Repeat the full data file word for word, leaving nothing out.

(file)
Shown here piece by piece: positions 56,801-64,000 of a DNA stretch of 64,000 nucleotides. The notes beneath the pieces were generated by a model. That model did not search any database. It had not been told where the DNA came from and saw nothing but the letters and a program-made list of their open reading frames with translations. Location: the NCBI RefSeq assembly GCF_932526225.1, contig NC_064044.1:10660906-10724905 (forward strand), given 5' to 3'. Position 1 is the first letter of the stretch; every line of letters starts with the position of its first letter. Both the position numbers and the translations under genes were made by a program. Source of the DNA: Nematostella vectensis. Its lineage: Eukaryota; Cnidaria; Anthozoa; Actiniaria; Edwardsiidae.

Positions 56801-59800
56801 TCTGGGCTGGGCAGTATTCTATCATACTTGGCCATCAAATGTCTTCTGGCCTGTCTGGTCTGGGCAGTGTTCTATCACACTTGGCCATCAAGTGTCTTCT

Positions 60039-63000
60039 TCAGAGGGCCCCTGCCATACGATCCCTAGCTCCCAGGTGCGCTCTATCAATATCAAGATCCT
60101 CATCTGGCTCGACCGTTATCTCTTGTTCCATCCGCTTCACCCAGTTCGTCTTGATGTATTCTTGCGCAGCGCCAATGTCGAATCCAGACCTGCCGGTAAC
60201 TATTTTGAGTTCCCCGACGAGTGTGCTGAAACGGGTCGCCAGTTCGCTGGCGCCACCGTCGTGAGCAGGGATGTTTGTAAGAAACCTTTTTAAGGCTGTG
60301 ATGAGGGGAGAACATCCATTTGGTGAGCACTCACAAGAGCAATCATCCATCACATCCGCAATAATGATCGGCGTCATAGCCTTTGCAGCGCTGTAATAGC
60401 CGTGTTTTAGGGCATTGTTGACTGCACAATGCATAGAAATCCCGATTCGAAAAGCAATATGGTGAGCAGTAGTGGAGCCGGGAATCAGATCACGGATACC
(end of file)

Shown here piece by piece: positions 56,801-64,000 of a DNA stretch of 64,000 nucleotides. The notes beneath the pieces were generated by a model. That model did not search any database. It had not been told where the DNA came from and saw nothing but the letters and a program-made list of their open reading frames with translations. Location: the NCBI RefSeq assembly GCF_932526225.1, contig NC_064044.1:10660906-10724905 (forward strand), given 5' to 3'. Position 1 is the first letter of the stretch; every line of letters starts with the position of its first letter. Both the position numbers and the translations under genes were made by a program. Source of the DNA: Nematostella vectensis. Its lineage: Eukaryota; Cnidaria; Anthozoa; Actiniaria; Edwardsiidae.

Positions 56801-59800
56801 TCTGGGCTGGGCAGTATTCTATCATACTTGGCCATCAAATGTCTTCTGGCCTGTCTGGTCTGGGCAGTGTTCTATCACACTTGGCCATCAAGTGTCTTCT

Positions 60039-63000
60039 TCAGAGGGCCCCTGCCATACGATCCCTAGCTCCCAGGTGCGCTCTATCAATATCAAGATCCT
60101 CATCTGGCTCGACCGTTATCTCTTGTTCCATCCGCTTCACCCAGTTCGTCTTGATGTATTCTTGCGCAGCGCCAATGTCGAATCCAGACCTGCCGGTAAC
60201 TATTTTGAGTTCCCCGACGAGTGTGCTGAAACGGGTCGCCAGTTCGCTGGCGCCACCGTCGTGAGCAGGGATGTTTGTAAGAAACCTTTTTAAGGCTGTG
60301 ATGAGGGGAGAACATCCATTTGGTGAGCACTCACAAGAGCAATCATCCATCACATCCGCAATAATGATCGGCGTCATAGCCTTTGCAGCGCTGTAATAGC
60401 CGTGTTTTAGGGCATTGTTGACTGCACAATGCATAGAAATCCCGATTCGAAAAGCAATATGGTGAGCAGTAGTGGAGCCGGGAATCAGATCACGGATACC